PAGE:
STREET ART HONG KONG

Christophe Schwarz, aka Zevs, an acclaimed Parisian artist on exhibition at the Art Statements Gallery in Hong Kong (July 16-Sept 30 2009), gained massive fame recently for an ‘action-art’ incident on July 13th, when black paint was dripped down a Chanel logo on the Armani building in Hong Kong’s busy Central district.  He is now detained in Hong Kong, with his passport taken by authorities until the matter is resolved in court in August. Damages are reportedly 6.7 million Hong Kong, or $850,000 USD. Erin Wooters chats with Zevs about his art, the arrest, and his views on brands.

I love the artwork on display here at your show. Did you create it all here in Hong Kong or elsewhere?

Thank you. Yes, I made it all here in Hong Kong in a studio space associated with the Art Statements Gallery. As you can see, I’m also continuing my work on unfinished pieces right here in this exhibition space.

LV Liquidated Black Murakami by Zevs, 2009. Acrylic on Metal. HK$220,000

LV Liquidated Black Murakami by Zevs, 2009. Acrylic on Metal. HK$220,000

Do you own or consume any products made by brands depicted in your artwork?

Not really, I don’t buy designer products like Chanel or Louis Vuitton, but I do drink Coca Cola. And I have tried McDonald’s food before, although I don’t eat it regularly.

Liquidated McDonald, by Zevs, 2009. Oil on wood. 120 x 62 cm. HK$98,000

Liquidated McDonald, by Zevs, 2009. Oil on wood. 120 x 62 cm. HK$98,000

How did you choose the dripping effect for your artwork and the Chanel street piece?

The dripping in the Chanel street piece demonstrates an ongoing theme in my artwork. I have worked with the dripping effect for awhile, starting when I added a dripping blood effect to large-scale photographic billboards of models. I would make it appear like they have been shot or something violent has happened to them. The purpose of this was to get the viewers to stop associating themselves with the model in the photography, as I believe that people automatically identify themselves with such images. However, viewers are repulsed by violence and do not want to associate violence happening to them, and then the viewer is forced to consider the image in an entirely different way. I kept working with the dripping effect throughout my work because it conveys multiple meanings, and visually shows stark contrast and beautiful pattern and texture.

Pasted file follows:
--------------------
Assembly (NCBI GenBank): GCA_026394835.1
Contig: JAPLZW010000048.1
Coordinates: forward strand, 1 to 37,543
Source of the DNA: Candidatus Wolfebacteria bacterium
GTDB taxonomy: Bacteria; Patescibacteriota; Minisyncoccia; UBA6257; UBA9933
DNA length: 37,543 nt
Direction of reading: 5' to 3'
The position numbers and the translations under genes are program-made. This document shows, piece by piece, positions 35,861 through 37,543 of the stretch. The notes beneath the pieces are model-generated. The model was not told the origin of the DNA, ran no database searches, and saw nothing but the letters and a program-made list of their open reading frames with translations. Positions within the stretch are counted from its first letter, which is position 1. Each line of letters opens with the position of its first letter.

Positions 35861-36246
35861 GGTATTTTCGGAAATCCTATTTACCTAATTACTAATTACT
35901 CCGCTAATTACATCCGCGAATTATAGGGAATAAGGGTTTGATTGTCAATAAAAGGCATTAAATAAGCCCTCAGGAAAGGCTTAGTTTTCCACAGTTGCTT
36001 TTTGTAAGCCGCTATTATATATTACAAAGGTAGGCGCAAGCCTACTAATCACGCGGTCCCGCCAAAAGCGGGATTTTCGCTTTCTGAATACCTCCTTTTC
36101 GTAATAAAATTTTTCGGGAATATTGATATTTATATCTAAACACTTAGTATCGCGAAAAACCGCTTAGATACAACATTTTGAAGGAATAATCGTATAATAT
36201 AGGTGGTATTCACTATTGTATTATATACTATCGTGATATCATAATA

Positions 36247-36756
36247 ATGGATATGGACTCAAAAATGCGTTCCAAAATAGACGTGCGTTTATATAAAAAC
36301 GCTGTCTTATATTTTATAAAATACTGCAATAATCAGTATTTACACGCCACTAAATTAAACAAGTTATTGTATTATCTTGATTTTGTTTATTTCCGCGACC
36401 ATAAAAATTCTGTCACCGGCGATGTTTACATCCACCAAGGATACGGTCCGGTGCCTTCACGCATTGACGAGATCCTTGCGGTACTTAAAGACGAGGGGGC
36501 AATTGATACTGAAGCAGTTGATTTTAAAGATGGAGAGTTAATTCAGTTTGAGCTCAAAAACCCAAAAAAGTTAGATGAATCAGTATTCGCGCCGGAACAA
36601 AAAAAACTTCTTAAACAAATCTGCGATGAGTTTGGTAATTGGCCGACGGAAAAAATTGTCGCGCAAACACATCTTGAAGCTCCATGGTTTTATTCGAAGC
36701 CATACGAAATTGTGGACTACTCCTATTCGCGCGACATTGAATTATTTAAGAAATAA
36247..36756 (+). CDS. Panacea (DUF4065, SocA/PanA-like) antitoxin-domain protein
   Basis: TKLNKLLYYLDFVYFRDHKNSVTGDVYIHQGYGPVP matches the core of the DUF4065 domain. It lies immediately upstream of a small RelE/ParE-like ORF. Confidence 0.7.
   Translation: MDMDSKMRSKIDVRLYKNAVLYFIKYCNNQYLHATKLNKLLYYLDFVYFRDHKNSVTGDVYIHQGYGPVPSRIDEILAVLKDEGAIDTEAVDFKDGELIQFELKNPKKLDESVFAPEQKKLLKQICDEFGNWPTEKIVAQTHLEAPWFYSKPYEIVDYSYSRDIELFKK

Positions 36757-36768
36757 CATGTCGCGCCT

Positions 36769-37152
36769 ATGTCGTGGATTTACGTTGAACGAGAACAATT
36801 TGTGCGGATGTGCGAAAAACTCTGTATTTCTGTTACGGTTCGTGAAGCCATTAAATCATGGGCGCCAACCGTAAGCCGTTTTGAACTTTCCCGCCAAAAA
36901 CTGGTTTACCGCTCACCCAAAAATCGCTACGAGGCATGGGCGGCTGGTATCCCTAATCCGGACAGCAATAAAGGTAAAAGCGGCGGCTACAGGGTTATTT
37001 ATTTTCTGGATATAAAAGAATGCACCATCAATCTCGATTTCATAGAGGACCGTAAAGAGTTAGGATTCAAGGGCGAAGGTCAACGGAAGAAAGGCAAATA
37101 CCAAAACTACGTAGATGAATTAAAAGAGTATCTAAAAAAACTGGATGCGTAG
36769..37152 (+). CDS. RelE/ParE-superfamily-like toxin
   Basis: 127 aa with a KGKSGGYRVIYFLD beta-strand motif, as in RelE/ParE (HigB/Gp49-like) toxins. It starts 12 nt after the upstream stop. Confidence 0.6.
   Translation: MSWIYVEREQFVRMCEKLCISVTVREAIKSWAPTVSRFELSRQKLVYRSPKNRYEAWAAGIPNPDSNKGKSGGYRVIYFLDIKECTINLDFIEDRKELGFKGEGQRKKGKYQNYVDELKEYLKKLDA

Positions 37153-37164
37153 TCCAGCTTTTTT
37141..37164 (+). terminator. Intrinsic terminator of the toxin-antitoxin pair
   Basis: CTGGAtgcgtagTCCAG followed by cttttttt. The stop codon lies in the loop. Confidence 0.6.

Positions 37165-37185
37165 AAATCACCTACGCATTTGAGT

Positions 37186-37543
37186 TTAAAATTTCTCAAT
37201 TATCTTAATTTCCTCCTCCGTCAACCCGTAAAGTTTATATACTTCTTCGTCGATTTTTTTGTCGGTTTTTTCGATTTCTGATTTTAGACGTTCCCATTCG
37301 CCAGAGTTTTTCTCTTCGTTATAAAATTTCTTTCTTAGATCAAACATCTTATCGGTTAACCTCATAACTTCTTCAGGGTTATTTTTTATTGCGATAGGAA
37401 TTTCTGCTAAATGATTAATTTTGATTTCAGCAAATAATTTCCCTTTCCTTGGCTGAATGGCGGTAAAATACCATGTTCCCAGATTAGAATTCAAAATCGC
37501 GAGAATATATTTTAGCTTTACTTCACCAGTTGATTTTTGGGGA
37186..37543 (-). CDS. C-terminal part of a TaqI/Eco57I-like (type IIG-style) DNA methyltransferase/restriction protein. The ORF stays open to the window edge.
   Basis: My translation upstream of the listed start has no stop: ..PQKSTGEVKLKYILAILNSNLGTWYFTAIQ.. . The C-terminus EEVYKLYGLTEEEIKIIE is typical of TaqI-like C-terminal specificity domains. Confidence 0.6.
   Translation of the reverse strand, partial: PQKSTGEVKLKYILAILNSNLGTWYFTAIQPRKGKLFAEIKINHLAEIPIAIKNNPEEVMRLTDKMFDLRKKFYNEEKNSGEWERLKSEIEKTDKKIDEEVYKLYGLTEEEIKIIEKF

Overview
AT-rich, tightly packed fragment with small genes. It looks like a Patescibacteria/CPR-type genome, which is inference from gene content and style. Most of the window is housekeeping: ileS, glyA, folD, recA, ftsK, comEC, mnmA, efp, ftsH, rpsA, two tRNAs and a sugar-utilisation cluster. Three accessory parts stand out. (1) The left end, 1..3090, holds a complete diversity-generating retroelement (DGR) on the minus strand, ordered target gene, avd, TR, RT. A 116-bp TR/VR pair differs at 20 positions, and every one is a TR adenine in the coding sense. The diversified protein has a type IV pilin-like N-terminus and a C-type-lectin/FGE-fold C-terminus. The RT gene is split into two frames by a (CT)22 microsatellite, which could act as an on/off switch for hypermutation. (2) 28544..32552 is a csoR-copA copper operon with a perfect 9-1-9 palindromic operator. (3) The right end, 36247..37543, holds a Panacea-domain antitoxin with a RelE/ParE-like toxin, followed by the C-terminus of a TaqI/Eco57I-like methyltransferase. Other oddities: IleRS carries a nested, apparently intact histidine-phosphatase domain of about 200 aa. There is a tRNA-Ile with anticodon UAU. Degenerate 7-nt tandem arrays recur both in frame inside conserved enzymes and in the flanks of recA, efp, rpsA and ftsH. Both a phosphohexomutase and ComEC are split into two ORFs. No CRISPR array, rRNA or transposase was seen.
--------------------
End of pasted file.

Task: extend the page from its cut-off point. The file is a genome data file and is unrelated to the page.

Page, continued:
Liquidated Coca Cola, 2009, by Zevs. Oil on wood. 150 x 150 cm. HK$135,000

Liquidated Coca Cola, 2009, by Zevs. Oil on wood. 150 x 150 cm. HK$135,000

How do you create the dripping effect?

With suringes loaded with paint. I get them at a local pharmaceutical.

Did you expect the reaction you got from the Hong Kong authorities and Armani?

No, actually, I didn’t anticipate their reaction. I used a water-based paint that can be removed with the proper cleaning materials, but no one in Hong Kong seems to be equipped to clean it. That is why it is just covered up right now. And unfortunately, the $850,000 price that is being requested for damages is the estimated price for the entire building’s wall.

Liquidated LV, 2009, by Zevs. Oil on wood. 120 x 62 cm. HK$98,000

Liquidated LV, 2009, by Zevs. Oil on wood. 120 x 62 cm. HK$98,000

How was the arrest? Were you treated respectfully during detainment?

The Hong Kong authorities did treat me well. They did not put me in handcuffs or make me uncomfortable. I was detained for about 24 hours and will have a court hearing in Hong Kong.

Have you ever been arrested for creating street art before?

Not really, nothing like this. Oh, once in Paris I was. I was outlining shapes of shadows on the street in chalk, similar to the idea of bodies being outlined in chalk.

Do you plan to create any more street art in Hong Kong while you are here?

No, definitely not.

Contributed by Erin Wooters

Related links:

Zevs’s Site: www.gzzglz.com

Video Interview of Zevs for SCMP

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Brittney

By Brittney

Brittney is a writer, curator and contemporary art gallerist. Born in Singapore and based in New York City, Brittney maintains a deep interest in the contemporary art landscape of Southeast Asia. This is combined with an equally strong interest in contemporary art from the Asian diasporas, alongside the issues of identity, transmigration and global relations.

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